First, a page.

More than two dozen trans women who were in ICE custody at the privately-run detention center in a June 26 letter complained of inadequate medical attention and said staffers mistreat them. Trans Queer Pueblo, a Phoenix-based group that advocates on behalf of undocumented LGBT migrants, received the letter two weeks after ICE invited a handful of reporters from the Washington Blade and other media outlets to tour the Cibola County Correctional Center.
Yariel Valdés González, a Blade contributor who suffered persecution in Cuba because he is a journalist, on Sept. 18 won his asylum case. He nevertheless remains in ICE custody at the Bossier Parish Medium Security Facility in Plain Dealing, La.
“No LGBT person, no (person with HIV) belongs in any detention center in the United States,” said Davydov on Wednesday.
ICE defends treatment of detainees
ICE spokesperson Leticia Zamarripa in March told the Blade her agency is “committed to ensuring that those in our custody reside in safe, secure and humane environments and under appropriate conditions of confinement.”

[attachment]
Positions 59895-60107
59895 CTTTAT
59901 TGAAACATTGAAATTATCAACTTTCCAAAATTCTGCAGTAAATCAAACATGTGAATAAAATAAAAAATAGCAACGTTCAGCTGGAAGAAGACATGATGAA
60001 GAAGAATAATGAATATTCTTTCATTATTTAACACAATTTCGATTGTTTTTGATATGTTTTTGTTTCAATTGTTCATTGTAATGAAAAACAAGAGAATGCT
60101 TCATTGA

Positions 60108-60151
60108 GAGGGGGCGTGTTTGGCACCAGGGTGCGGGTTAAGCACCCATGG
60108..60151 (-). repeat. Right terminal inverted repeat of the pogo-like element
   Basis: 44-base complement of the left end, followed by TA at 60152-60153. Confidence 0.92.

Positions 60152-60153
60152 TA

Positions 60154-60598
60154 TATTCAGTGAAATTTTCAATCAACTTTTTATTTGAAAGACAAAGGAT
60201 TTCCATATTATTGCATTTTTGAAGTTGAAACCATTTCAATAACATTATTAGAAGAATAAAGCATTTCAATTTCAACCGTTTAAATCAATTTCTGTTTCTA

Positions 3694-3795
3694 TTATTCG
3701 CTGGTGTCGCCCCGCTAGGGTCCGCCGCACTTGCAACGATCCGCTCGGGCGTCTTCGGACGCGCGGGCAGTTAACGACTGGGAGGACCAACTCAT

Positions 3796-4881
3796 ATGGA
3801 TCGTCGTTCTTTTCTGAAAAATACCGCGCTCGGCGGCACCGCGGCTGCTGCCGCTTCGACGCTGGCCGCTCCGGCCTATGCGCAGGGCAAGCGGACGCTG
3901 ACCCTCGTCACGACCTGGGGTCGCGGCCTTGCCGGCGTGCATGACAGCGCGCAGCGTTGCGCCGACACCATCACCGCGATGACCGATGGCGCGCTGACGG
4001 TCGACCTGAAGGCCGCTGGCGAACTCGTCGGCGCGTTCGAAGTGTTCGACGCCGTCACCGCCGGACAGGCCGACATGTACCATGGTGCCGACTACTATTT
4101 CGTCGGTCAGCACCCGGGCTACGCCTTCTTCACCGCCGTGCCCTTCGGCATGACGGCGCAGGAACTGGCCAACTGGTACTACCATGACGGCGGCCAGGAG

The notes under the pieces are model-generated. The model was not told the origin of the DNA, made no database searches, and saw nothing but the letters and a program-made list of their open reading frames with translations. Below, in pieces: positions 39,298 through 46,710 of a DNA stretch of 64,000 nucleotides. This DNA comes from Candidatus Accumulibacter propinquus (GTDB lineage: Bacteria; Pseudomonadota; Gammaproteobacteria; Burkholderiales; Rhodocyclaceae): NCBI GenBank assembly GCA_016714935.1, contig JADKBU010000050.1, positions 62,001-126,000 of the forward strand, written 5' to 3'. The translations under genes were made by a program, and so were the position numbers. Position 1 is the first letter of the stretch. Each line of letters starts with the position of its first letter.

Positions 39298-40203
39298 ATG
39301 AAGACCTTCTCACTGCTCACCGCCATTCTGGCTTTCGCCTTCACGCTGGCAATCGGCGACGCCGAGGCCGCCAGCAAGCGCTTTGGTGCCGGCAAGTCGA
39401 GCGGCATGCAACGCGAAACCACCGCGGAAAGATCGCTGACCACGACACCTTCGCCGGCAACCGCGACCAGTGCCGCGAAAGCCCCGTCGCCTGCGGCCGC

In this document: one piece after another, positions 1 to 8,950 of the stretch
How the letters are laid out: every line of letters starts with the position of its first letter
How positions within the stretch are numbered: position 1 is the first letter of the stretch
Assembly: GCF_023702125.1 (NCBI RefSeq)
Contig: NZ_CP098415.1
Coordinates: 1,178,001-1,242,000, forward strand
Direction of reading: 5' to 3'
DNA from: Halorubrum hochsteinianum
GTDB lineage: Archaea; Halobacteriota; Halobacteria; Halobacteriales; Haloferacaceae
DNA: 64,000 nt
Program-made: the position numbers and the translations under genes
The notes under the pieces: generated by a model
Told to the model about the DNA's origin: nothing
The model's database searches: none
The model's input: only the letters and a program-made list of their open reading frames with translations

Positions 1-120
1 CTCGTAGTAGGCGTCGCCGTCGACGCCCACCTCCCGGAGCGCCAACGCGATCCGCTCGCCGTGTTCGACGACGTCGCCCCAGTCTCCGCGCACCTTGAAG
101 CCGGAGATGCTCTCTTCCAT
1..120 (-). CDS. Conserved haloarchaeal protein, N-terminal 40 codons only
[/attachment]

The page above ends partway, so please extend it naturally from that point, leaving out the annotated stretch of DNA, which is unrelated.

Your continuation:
ICE has previously said it spends more than $250 million a year on healthcare for detainees. ICE has also pointed to a 2015 directive that requires its personnel to, among other things, provide trans detainees with access to hormone therapy while they are in their custody.
U.S. Rep. Pramila Jayapal (D-Wash.) in April introduced the Dignity for Detained Immigrants Act that, among other things, end the use of private prisons and jails as immigrant detention centers and require the Department of Homeland Security, which oversees ICE, to issue a public report on a detainee’s death within 60 days.
Hernández, Davydov and Jayapal, along with several of her Democratic colleagues, on Thursday spoke in support of the bill during a press conference at the House Triangle after the hearing.